From her early travels with family to the decision to study in the Netherlands and eventually settling in Italy, Sandra’s story is marked by a relentless pursuit of adventure and a deep understanding of her own evolving desires.
Tell us your story.
I started traveling with my parents when I was around 12 years old, and we mostly explored Europe. At 16, I realized I could travel without my parents. I promptly planned a trip to the Netherlands with my best friend, which turned out to be an incredible experience. It opened my eyes to the endless possibilities of traveling and exploring other countries. Despite still being a child 😄, I felt like an adult with the newfound ability to travel.
Upon completing school, I immediately knew I wanted to move abroad and pursue further studies. Due to my affection for the Netherlands, I decided to study there. Because of my love for traveling, I chose to enroll in International Tourism Management. I thoroughly enjoyed my three years in Leeuwarden; however, afterward, I realized I had explored everything the Netherlands had to offer. This realization fueled my desire to experience a new culture.
What did your life looked like before and why did you decide to change it?
My life in the Netherlands was incredibly busy. I consistently held 1-3 jobs to support myself, covering the costs of my studies and travels. Alongside this, I embraced the typical student life, attending parties and engaging in numerous social activities, all while maintaining a rigorous study schedule. After three intense years, I recognized the need for a change in my life. Consequently, I packed all my belongings and returned to Lithuania for the summer to reconnect with my family and friends.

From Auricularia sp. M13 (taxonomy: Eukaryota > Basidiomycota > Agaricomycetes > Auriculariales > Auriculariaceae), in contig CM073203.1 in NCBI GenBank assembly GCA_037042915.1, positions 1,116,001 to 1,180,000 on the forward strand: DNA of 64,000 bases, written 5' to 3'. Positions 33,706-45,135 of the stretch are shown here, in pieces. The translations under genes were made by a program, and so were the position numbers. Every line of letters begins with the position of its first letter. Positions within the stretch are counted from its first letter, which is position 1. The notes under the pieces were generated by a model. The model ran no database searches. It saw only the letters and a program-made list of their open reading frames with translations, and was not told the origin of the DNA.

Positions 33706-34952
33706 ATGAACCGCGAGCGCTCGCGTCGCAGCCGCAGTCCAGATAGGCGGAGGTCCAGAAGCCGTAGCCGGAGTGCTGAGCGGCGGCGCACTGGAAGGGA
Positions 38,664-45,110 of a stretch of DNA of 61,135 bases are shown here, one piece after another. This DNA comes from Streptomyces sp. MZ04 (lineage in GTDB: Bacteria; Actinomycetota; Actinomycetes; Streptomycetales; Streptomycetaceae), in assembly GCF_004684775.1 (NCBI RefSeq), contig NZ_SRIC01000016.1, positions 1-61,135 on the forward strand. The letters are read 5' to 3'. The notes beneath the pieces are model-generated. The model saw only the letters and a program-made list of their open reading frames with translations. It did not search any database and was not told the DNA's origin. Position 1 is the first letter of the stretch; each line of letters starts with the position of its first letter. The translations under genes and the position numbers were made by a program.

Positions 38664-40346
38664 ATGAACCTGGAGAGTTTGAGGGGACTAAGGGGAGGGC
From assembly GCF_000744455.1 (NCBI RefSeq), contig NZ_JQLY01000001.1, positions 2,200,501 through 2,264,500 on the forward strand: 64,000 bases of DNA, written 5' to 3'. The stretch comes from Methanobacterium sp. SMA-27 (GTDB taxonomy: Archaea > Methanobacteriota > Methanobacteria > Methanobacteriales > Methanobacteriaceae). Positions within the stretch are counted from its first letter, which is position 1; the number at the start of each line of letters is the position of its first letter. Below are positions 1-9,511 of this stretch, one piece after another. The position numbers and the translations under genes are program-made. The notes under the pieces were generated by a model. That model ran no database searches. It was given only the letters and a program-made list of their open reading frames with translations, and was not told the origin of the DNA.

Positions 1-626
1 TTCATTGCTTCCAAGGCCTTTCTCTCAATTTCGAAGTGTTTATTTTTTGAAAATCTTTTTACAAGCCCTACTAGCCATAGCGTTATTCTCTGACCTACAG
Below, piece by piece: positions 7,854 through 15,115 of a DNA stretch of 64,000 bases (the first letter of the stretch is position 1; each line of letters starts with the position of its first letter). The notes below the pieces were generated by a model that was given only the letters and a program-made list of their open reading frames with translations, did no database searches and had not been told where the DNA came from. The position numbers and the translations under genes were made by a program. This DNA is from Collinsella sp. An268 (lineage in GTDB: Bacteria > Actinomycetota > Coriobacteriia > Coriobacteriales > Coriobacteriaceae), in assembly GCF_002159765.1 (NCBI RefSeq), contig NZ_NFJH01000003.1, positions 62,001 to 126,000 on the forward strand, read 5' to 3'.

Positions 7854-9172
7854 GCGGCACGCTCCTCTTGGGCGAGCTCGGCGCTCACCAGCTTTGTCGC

Soon after, a new wave of Covid emerged, and unwilling to endure another lockdown, I made the spontaneous decision to move to Spain. During my three-month stay there, I took the opportunity to reconnect with myself, reconsider my life choices, cultivate new healthy habits, and simply allow myself some much-needed rest. Once recharged, I returned to Lithuania to start anew. However, I always sensed that something was missing. Being back “home” felt off—it seemed as if I had already experienced it before. There was a lack of excitement, challenges, and everything felt too familiar.